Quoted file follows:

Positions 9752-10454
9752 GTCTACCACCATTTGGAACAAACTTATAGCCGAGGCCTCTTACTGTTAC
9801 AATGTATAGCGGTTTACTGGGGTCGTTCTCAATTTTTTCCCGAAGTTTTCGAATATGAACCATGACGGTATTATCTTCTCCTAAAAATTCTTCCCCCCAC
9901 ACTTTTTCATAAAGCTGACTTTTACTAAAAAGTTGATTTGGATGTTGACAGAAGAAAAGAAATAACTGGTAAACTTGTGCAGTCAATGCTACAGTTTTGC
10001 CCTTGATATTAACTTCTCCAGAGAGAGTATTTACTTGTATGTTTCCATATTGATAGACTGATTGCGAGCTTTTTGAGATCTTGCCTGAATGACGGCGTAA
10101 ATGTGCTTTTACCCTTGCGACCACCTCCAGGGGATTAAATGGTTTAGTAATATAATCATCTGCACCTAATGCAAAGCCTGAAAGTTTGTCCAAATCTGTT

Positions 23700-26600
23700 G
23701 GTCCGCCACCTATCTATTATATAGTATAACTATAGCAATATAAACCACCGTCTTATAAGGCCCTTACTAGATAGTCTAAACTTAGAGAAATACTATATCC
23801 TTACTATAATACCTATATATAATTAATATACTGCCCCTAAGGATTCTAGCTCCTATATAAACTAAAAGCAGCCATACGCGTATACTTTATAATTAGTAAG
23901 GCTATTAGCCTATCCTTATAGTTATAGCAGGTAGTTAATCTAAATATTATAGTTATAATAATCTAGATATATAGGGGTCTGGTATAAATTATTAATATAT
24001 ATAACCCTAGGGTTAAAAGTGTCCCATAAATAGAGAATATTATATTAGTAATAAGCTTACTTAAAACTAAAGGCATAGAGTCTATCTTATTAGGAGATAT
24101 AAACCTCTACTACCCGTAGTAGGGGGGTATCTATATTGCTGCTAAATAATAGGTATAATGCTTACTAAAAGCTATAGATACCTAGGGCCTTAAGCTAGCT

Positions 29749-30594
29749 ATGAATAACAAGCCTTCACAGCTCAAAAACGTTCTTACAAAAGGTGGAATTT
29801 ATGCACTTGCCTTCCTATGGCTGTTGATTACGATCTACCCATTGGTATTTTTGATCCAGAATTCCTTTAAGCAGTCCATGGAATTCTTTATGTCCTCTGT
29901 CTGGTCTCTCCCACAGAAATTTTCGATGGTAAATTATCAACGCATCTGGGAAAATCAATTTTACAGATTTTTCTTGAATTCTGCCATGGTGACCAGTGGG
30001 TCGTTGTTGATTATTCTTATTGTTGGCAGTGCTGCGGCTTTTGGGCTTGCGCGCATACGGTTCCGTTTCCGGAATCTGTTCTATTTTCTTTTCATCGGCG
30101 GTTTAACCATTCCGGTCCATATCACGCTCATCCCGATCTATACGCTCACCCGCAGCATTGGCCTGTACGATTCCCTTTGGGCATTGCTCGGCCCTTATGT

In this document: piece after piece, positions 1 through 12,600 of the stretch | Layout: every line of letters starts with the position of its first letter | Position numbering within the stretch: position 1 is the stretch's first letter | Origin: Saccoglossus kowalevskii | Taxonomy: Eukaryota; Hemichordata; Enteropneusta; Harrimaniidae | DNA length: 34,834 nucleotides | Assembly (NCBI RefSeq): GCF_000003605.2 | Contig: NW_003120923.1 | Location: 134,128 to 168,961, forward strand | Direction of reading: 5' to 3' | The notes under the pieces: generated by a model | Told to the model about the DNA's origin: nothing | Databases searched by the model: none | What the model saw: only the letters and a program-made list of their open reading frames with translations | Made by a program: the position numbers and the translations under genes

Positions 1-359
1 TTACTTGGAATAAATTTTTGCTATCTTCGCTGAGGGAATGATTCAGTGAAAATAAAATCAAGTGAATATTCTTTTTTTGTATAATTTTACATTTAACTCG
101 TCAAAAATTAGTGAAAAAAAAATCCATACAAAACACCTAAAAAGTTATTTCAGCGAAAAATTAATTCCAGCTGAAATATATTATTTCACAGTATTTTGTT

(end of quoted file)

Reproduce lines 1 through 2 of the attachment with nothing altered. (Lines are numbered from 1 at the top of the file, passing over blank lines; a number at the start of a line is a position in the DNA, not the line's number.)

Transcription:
Positions 9752-10454
9752 GTCTACCACCATTTGGAACAAACTTATAGCCGAGGCCTCTTACTGTTAC